# Resilience in SDC¶

In this project, we try a few methods for fixing bitflips in the solution caused by external factors such as radiation. For convenience, we show here plots of tests which are generated by the continuous integration pipeline on GitHub, meaning they are always generated by the latest master branch, while showing explanations in jupyter notebooks, which show only a fixed commit.

The first strategy we try is Adaptivity, which continually adjusts the step size during run-time and comes with resilience as a by product.

The second strategy is Hot Rod, which is designed purely as a detector for soft faults.

We have also simulated faults in the van der Pol problem and tried recovering them with the strategies here. We also experimented with faults in the Lorenz attractor problem here.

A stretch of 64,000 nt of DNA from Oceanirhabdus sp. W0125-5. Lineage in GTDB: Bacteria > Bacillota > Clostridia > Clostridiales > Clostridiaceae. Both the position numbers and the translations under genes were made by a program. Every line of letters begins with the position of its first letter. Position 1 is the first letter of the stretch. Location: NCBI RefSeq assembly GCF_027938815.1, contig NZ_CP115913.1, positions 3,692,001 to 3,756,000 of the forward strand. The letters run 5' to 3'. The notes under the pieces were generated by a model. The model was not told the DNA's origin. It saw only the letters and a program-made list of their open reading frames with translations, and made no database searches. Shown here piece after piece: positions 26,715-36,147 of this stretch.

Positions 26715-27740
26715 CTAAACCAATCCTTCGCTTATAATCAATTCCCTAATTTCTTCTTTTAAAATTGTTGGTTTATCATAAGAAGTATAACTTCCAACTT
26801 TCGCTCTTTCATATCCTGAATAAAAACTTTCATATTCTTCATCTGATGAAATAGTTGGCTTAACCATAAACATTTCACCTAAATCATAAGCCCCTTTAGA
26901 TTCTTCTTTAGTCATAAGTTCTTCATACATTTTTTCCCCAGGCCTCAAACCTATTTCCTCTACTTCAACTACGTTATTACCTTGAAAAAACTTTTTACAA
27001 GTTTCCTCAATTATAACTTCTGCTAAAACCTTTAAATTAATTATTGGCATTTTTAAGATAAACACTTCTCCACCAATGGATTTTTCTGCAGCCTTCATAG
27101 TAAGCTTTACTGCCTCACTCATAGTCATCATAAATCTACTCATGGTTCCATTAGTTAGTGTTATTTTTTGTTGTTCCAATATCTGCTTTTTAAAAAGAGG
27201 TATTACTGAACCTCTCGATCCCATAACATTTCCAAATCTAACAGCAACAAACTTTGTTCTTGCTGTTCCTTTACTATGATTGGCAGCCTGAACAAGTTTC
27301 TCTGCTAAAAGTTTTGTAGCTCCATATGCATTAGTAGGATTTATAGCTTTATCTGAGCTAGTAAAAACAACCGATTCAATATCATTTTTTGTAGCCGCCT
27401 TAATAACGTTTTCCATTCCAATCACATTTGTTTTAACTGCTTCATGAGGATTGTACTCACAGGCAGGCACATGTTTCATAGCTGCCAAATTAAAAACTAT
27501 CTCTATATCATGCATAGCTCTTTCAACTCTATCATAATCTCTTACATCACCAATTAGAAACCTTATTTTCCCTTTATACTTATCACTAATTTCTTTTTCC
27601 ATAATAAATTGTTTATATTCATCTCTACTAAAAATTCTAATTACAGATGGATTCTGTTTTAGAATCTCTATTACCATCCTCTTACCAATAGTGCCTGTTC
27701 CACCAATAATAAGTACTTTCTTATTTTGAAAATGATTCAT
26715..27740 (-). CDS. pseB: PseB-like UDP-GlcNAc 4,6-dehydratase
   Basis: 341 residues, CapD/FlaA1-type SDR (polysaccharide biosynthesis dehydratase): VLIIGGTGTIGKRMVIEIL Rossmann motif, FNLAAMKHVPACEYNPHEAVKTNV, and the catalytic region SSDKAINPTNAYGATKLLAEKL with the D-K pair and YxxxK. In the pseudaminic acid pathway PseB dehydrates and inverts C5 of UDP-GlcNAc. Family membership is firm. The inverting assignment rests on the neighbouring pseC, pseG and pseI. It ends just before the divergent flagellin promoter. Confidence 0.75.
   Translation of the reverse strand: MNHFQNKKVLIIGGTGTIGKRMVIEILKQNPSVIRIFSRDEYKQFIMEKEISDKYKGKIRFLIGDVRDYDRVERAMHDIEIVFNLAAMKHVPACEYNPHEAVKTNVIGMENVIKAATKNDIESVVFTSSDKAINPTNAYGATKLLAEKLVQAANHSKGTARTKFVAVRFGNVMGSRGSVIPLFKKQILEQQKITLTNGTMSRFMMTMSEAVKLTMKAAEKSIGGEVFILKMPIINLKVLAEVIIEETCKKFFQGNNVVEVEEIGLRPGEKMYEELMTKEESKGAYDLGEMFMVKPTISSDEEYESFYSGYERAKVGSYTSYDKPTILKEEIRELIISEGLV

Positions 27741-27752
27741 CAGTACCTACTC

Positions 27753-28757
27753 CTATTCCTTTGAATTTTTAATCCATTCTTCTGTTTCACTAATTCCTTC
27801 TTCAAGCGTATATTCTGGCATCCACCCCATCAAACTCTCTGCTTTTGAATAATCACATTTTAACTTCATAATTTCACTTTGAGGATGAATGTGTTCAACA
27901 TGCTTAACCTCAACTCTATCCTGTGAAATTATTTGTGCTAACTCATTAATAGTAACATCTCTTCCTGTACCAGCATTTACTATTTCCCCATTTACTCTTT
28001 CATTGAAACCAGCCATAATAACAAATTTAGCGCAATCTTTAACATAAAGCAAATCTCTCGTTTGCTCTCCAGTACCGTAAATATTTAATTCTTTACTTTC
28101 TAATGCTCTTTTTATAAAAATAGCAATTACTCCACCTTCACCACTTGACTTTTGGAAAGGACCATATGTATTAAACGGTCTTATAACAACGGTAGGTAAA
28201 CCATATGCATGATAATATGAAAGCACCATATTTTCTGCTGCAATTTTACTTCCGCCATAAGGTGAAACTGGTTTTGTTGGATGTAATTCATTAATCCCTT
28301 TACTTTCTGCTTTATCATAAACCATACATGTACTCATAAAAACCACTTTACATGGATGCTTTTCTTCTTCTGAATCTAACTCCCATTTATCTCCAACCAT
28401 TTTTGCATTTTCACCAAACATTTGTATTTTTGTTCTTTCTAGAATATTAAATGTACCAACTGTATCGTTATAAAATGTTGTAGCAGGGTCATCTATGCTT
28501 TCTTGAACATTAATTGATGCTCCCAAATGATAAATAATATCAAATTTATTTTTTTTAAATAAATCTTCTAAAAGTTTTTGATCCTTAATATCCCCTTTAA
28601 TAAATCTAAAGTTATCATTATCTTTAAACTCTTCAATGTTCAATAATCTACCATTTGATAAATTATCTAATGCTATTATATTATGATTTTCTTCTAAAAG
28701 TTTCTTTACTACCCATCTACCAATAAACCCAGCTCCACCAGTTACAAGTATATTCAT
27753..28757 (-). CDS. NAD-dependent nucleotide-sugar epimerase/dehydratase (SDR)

## Tests¶

Please refer to the above mentioned notebooks for thorough descriptions of what you are seeing here. These plots are duplicates of what you can find there, but generated with the latest master branch.

The Piline equation models an electrical start-up process and is a system of ordinary differential equations, that shows some slowing down of the time scale and is hence a good test to check adaptivity with. See below for, in the order of mention, plots of the solution, the error estimates with difference for Hot Rod and time step with adaptivity enabled and the same with fixed time step and the order of the error estimates with different numbers of sweeps. The last plot was made without Hot Rod, meaning the last sweep is taken to be the solution of the time step, making it one order higher than the embedded estimate, and it can be seen that the extrapolation error estimate lies on top of the embedded error estimate with one fewer sweep. These plots were generated with serial SDC.

We also have an implementation for Block Gauss-Seidel multi-step SDC in a simulated parallelism version without MPI. You can see the results below, except for the solution, which looks the same as the serial solution to the naked eye.